The Mexican trucking industry has repeatedly failed to get its own carriers to participate in a cross-border pilot program created in 2011 to study whether Mexican truckers are meeting basic safety standards set up in the wake of NAFTA. But instead of working harder to do so, the industry is going after the U.S. government.
Mexico's Canacar transport association is seeking $30 billion as part of an outrageous arbitration action the group updated this month. It alleges the amount is compensation for America not fully opening its southern border to some 30,000 Mexican truckers. This, despite the fact that less than a third of the recommended number of Mexican trucking companies are participating in the trial as outlined in a recent Department of Transportation (DOT) audit report.
The suit would be laughable if the financial consequences weren't so grave. As it stands, only 14 Mexican carriers are participating in the three-year program, which is due to expire in October. Another 17 truck companies have been dismissed or withdrew from the pilot. The DOT Inspector General suggested that 46 carriers at a minimum should be enrolled to obtain the needed statistical data to determine the safety of MX trucks and drivers operating in the United States.
There have been repeated problems with Mexican trucks not meeting environmental standards. And there have also been issues with participants meeting the English language proficiency standards as well having mechanisms in place to catch those who violate their operating authority by driving beyond the commercial zones even though they are not participating in the pilot. Even worse, the program to prevent MX truckers from violating U.S. cabotage laws, and stealing work from U.S. drivers, by making deliveries between two points in the U.S. hasn't been implemented.
It is not like the Mexican trucking industry hasn't already received some favorable treatment from U.S. authorities. The Teamsters have taken issue with the U.S. Federal Motor Carrier Safety Administration, saying that it is being too lax in allowing unsafe trucks from south of the border into the U.S. in an effort to boost participants in the pilot program.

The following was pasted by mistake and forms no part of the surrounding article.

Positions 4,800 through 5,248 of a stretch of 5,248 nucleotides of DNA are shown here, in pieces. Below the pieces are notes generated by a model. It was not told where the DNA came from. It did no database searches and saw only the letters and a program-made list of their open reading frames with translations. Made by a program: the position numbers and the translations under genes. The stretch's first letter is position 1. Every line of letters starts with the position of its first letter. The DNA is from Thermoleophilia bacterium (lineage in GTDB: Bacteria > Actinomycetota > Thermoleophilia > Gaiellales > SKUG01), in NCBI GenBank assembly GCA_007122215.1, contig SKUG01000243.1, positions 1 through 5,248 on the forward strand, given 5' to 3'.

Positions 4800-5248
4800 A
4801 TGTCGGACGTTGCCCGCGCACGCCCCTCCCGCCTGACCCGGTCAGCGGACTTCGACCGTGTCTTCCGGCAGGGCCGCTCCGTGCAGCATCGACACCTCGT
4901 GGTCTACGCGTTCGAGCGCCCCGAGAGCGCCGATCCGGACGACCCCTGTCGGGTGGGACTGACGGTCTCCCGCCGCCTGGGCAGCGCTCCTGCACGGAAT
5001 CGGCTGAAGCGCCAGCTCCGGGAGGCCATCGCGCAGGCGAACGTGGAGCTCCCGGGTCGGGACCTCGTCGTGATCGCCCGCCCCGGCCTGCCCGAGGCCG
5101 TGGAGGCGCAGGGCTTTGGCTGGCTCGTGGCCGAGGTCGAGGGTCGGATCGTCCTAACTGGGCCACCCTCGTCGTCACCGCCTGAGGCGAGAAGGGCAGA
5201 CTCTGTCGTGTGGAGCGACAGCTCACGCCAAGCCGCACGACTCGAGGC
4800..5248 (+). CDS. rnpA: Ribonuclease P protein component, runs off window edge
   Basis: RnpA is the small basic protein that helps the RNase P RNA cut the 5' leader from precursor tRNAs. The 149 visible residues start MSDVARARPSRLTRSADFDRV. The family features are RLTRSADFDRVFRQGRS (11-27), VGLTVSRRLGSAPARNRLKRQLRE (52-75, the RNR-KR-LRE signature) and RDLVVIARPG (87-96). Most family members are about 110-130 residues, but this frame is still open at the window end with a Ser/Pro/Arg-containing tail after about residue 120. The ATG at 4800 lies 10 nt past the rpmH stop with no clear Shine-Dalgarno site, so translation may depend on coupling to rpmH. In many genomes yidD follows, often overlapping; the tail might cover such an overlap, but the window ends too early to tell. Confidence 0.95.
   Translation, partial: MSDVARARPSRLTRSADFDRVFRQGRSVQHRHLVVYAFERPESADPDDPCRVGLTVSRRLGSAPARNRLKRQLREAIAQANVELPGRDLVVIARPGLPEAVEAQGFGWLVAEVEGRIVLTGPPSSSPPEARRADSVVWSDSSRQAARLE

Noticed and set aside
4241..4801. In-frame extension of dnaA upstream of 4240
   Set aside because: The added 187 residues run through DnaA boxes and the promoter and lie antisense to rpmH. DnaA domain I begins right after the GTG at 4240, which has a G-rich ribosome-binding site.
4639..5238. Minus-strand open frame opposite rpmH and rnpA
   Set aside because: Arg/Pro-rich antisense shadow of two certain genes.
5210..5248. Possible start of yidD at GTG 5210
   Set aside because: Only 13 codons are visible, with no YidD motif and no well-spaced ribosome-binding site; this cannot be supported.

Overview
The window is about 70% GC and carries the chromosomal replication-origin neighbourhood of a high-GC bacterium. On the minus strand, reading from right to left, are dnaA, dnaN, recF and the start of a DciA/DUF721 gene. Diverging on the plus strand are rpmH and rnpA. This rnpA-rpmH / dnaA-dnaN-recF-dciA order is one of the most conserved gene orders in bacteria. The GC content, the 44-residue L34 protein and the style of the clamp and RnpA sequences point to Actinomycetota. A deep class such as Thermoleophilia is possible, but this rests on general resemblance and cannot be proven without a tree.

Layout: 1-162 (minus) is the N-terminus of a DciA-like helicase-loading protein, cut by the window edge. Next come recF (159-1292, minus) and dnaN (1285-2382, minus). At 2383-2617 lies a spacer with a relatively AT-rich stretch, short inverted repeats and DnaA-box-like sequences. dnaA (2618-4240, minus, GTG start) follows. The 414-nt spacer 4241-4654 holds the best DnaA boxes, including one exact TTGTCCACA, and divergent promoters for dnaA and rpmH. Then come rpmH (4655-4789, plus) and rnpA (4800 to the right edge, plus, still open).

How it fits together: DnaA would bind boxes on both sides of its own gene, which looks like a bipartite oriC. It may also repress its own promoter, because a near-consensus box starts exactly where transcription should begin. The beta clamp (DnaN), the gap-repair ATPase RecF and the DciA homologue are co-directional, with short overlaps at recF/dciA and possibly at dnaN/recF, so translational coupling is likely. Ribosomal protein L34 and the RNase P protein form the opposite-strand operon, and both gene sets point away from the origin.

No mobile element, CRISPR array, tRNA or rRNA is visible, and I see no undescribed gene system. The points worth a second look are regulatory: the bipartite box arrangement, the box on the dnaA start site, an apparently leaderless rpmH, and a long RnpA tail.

The pilot program was approved by the American and Mexican governments in March 2011 to halt some $2.4 billion in tariffs on U.S. products. Now the Mexican trucking industry is upping the ante and saying that isn't good enough. The updating of this bogus multi-billion dollar appeal, however, doesn't change the fact Canacar hasn't proven that its members' trucks can meet basic U.S. safety standards that the U.S. is permitted to enforce under NAFTA.
And speaking of NAFTA, this latest arbitration action is another example of why this trade deal is an abject failure for the U.S. The fact that this meritless case can even be filed before an international tribunal shows the damage NAFTA brings. Why can private industry seek to intervene in an agreement reached between two sovereign nations? Not only that, but seek a preposterous $30 billion in damages!
As leaders from the U.S., Mexico and Canada met last week, the Trans-Pacific Partnership (TPP) was on the agenda, and top authorities from all three nations seemed to be advocating for it. But litigation like that filed by Canacar shows what the U.S. and other nations could be in for if it continues down the path of approval for the TPP.
This is not the time for America to be signing off on new trade deals that could worsen the problem. The appeal made by Mexican truckers will only be a drop in the bucket of what is to come if this 12-nation Pacific Rim trade deal comes to fruition.